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Tin O'Riley's Current Research
I am interested in the complex and eclectic relationship between art, science and literature and between the still and the moving image. Work has been centred around computer technology - specifically modelling and animation - but is informed by an underlying interest in painting, photography and writing. Over the past few years, I have been visiting and documenting various scientific establishments in Europe and the USA, combining a reasoned approach to science and its history with one in which serendipity and speculation play an equally significant part. I am intrigued by the idea of parallel or alternative spaces, dialogue and the relation between observer and object. I am particularly interested in Vilém Flusser's philosophy and critique of the 'technical image' and his speculations on virtual worlds.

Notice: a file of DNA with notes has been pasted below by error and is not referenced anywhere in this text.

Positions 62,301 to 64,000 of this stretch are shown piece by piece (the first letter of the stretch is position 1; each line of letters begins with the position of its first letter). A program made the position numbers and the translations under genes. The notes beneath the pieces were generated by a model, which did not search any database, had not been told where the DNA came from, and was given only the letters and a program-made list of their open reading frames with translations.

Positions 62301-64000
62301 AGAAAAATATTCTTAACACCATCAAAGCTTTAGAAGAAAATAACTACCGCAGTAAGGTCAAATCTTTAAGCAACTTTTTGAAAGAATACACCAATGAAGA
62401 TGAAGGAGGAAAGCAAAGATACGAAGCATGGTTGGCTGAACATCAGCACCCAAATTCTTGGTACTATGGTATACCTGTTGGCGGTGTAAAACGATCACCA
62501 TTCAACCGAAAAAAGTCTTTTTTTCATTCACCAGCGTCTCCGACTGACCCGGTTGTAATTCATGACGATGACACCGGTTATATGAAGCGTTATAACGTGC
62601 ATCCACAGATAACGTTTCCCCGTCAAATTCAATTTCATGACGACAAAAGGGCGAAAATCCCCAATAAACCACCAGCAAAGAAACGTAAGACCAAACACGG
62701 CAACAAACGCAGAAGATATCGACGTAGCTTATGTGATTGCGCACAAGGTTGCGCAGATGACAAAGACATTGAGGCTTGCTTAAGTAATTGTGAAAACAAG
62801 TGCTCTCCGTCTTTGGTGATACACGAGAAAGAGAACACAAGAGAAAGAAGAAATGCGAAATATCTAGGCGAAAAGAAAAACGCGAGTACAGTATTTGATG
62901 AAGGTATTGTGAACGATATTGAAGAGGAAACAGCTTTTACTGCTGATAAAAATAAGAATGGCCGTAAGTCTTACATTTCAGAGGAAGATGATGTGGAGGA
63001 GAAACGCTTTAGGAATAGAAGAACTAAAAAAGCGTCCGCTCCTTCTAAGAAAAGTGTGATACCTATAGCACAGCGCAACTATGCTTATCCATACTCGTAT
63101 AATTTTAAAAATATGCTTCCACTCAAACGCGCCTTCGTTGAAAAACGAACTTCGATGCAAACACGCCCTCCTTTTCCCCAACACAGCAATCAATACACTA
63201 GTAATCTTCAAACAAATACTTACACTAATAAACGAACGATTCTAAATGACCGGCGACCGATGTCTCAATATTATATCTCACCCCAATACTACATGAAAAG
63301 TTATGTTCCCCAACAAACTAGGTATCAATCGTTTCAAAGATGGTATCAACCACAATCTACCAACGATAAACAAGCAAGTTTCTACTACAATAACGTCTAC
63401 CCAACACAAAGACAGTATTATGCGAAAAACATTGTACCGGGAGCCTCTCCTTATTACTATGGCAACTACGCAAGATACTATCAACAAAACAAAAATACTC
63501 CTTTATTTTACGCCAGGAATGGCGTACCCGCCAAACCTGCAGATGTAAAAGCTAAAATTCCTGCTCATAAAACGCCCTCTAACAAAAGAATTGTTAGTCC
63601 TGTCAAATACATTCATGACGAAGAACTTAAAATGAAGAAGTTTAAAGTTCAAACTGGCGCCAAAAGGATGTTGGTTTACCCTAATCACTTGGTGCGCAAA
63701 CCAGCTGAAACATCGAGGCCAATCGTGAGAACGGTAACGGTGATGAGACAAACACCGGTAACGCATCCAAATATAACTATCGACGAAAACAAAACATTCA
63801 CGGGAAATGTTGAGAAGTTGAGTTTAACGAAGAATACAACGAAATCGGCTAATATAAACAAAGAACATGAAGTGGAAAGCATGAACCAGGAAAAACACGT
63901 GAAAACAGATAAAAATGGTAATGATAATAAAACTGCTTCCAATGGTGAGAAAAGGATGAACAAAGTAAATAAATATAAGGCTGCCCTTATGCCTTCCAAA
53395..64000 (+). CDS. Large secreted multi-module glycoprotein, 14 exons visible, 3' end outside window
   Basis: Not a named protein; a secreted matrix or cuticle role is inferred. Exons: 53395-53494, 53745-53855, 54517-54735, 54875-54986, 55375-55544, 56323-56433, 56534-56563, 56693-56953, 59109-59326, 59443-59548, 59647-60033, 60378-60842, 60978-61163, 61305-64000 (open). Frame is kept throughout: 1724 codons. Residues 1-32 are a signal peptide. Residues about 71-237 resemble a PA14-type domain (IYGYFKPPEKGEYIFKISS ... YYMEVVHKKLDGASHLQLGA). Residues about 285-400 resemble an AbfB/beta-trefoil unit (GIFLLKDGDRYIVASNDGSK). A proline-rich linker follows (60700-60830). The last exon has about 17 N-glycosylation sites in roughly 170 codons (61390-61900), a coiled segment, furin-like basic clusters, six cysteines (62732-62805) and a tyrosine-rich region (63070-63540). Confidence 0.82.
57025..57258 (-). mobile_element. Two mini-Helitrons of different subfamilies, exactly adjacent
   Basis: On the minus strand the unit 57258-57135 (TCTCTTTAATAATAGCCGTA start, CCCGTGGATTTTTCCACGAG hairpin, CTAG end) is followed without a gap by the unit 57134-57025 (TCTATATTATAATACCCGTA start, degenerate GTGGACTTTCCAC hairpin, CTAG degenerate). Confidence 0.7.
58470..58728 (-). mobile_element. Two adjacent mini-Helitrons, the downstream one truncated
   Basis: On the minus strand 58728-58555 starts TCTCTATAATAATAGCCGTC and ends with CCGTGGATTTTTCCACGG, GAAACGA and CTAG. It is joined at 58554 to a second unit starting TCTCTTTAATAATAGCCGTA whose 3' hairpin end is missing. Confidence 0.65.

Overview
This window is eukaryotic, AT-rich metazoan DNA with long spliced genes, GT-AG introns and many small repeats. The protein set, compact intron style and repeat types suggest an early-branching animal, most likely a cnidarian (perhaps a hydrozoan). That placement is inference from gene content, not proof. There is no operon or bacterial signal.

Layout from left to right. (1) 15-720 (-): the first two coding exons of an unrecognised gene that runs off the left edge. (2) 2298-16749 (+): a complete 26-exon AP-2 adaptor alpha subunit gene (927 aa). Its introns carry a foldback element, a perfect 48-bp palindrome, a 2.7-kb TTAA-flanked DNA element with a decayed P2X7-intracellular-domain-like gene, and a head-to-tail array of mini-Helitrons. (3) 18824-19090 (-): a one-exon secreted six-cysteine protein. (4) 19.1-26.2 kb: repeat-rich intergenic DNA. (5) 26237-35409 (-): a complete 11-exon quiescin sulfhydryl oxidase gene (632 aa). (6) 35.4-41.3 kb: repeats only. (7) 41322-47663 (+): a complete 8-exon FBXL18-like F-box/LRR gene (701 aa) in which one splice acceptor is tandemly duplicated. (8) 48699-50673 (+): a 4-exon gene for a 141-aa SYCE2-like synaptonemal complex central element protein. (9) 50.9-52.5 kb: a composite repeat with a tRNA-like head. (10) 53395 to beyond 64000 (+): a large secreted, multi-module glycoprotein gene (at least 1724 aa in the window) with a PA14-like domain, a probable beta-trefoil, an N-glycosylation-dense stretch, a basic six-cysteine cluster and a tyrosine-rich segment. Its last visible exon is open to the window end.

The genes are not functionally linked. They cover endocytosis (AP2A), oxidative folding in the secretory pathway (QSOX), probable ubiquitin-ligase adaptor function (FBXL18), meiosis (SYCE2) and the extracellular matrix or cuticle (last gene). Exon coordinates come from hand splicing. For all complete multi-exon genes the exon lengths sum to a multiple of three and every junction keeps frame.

Recent projects have been spurred on by a chance encounter with a memento from the Apollo 11 lunar mission, a small Irish flag which had travelled aboard the historic spacecraft and which resides at an observatory in Dublin. This prompted research into various fictional journeys to the moon stretching back almost 2000 years, the more recent history of the space race and the lives and opinions of astronaut Michael Collins and Sir William Rowan Hamilton, Astronomer Royal of Ireland from 1827-1865, who lived for much of his life in the building where the flag eventually ended up. In the light of this serendipitous encounter, I have recently completed a 118-minute animation of a real-time orbit of the moon together with an artist's book bringing together some of the material I have found relating to the observatory, lunar exploration and fictional, imaginary journeys.